The LAB: Innovating Retail Selling with Task Unification (September 2010)

Prospective Innovation
September 20, 2010
Innovation Suite 2010 – New York City
October 3, 2010

The LAB: Innovating Retail Selling with Task Unification (September 2010)

Task Unification is a great tool when you have a general idea of the direction you want to go or business challenge you are dealing with. It is one of five templates in the Systematic Inventive Thinking method. Like all the templates, it helps regulate and channel the ideation process while creating unique and useful innovation possibilities. It works by taking a component list of the product, process, or service, and then assigning an additional "job" to that component. It helps break "fixedness" in how we see components and their traditional role, thus opening up potential growth opportunities. For this month's LAB, we will use this template to innovate new ways of in-store retailing.

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Task Unification is a great tool when you have a general idea of the direction you want to go or business challenge you are dealing with.  It is one of five templates in the Systematic Inventive Thinking method.  Like all the templates, it helps regulate and channel the ideation process while creating unique and useful innovation possibilities.  It works by taking a component list of the product, process, or service, and then assigning an additional “job” to that component.  It helps break “fixedness” in how we see components and their traditional role, thus opening up potential growth opportunities.
For this month’s LAB, we will use this template to innovate new ways of in-store retailing.

Retailers already do a lot of creative things to improve sales.  There are the traditional tactics like putting the milk and eggs in the back of the store.  But newer approaches are emerging as retailers learn from their online experience
and migrate these ideas to in-store selling practices.  Search optimization, for example, applies to a brick and mortar store every bit as much as the online store.  Let’s imagine ourselves in the retail sales business such as a grocery story or department store.  Further imagine we are planning for an upcoming seasonal selling opportunity such as Halloween.  According to the National Retail Federation, the value of all retail sales in the seasonal Halloween category (pumpkins, candy, costumes, decorations) is about $5 billion in the U.S..  While impressive, stores need to constantly think of ways to innovate and grow the top line sales and bottom line profits.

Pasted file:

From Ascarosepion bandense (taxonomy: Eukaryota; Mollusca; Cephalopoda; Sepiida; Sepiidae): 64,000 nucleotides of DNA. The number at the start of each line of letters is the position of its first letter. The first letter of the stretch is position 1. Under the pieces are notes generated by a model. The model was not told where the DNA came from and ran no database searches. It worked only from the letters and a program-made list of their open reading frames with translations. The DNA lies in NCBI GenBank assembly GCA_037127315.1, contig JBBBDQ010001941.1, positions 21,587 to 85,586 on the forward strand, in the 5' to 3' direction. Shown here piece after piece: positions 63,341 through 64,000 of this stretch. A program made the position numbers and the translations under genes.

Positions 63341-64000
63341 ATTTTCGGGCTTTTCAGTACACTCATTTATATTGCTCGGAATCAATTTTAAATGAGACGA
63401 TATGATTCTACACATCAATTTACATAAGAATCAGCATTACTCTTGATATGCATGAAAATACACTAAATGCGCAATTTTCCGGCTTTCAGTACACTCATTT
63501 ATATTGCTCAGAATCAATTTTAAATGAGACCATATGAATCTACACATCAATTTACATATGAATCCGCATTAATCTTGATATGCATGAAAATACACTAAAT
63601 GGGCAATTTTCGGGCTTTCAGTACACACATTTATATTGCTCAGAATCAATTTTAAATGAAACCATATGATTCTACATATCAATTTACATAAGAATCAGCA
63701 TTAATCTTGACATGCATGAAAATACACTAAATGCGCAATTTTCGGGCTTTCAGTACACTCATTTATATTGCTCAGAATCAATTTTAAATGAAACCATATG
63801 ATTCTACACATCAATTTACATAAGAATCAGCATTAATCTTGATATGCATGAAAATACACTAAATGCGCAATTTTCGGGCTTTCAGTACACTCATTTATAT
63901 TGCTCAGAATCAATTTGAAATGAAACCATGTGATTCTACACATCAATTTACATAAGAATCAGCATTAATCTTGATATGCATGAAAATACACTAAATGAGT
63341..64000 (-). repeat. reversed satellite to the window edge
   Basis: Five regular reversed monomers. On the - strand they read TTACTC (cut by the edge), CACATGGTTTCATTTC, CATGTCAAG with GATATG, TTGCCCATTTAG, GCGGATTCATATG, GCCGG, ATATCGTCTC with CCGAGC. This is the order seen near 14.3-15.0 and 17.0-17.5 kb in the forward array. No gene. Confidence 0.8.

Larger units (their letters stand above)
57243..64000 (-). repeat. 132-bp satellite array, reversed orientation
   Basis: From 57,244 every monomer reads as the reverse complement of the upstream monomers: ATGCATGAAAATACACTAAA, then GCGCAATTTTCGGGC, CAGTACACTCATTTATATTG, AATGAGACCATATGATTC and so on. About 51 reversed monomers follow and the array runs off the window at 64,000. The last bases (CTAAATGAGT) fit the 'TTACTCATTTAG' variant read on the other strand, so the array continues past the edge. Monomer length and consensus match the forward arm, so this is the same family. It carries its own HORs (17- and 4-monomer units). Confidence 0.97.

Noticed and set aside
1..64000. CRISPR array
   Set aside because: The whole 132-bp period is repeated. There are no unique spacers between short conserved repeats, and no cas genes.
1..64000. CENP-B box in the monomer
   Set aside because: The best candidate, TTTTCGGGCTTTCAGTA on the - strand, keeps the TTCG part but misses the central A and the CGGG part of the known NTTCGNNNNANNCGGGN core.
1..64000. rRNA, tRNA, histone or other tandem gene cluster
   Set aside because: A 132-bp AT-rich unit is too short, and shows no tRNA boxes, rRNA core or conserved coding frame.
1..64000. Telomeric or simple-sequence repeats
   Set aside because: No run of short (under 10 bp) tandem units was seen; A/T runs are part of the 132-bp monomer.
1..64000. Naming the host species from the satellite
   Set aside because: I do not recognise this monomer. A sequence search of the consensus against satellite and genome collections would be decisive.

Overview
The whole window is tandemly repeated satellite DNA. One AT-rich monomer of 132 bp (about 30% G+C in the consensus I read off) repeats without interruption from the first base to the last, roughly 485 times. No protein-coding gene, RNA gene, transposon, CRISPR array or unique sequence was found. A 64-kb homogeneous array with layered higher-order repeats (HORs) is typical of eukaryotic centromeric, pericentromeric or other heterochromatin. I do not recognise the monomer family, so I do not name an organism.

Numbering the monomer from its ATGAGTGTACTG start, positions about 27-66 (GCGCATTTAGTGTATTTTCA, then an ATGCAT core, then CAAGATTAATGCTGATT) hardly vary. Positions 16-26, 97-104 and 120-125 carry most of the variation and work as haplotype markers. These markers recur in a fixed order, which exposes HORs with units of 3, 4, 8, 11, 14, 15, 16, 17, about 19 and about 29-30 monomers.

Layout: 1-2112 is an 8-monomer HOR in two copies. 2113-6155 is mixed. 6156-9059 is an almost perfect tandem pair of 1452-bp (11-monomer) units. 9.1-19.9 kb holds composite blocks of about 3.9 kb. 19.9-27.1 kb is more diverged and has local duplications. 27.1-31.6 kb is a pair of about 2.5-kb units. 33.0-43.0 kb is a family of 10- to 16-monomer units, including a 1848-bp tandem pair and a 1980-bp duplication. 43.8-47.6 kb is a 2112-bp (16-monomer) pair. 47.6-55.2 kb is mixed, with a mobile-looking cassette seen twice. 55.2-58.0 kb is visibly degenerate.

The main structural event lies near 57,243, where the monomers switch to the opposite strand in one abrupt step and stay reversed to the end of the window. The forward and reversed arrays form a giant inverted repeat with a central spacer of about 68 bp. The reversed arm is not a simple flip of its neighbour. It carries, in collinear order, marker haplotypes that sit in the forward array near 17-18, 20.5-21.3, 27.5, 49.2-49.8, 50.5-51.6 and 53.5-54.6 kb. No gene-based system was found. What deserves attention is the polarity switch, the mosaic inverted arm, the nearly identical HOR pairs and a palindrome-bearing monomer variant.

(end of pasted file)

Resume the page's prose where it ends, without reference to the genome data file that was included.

Let’s use Task Unification to create some retail selling innovations.   Here is our component list for a retail store (such as Target, a large U.S. chain):

  1. shopping carts
  2. cash registers
  3. scanners
  4. shopping bags
  5. aisles
  6. shelves
  7. customer service
  8. sales staff
  9. products
  10. customers
  11. store lighting
  12. departments

The challenge that we want to address is: 

“How do we increase sales in the Halloween category?”

To use Task Unification, we take a component from the list above and give it this “job.”  For example:  “The aisles have the job of increasing sales of Halloween products.”  Now we work backwards to imagine the benefits of this, how it would work, what problems and issues does it present.  In other words, we innovate a new way for the aisles of a department store to create stronger sales.  The trick is to use each component productively, not just to be different.  For example, if we suggested that the lighting in the store would now be orange in color to promote a Halloween theme, this would not pass the test.  The lighting in the store actually has to “sell” something or otherwise drive some positive business result.

Even better is when you can fold in the advertising concept called “fusion.”  This is when we take a specific message such as a brand theme and incorporate it into the new “job” to be taken on by the component.  We fuse the component, its new job, and the message.  For example, let’s consider the brand theme of Target:  smart consumers seeking value and design…”cheap chic.”  Now the store lighting not only illuminates the store, but also has to do it in a way that conveys or reinforces this brand message.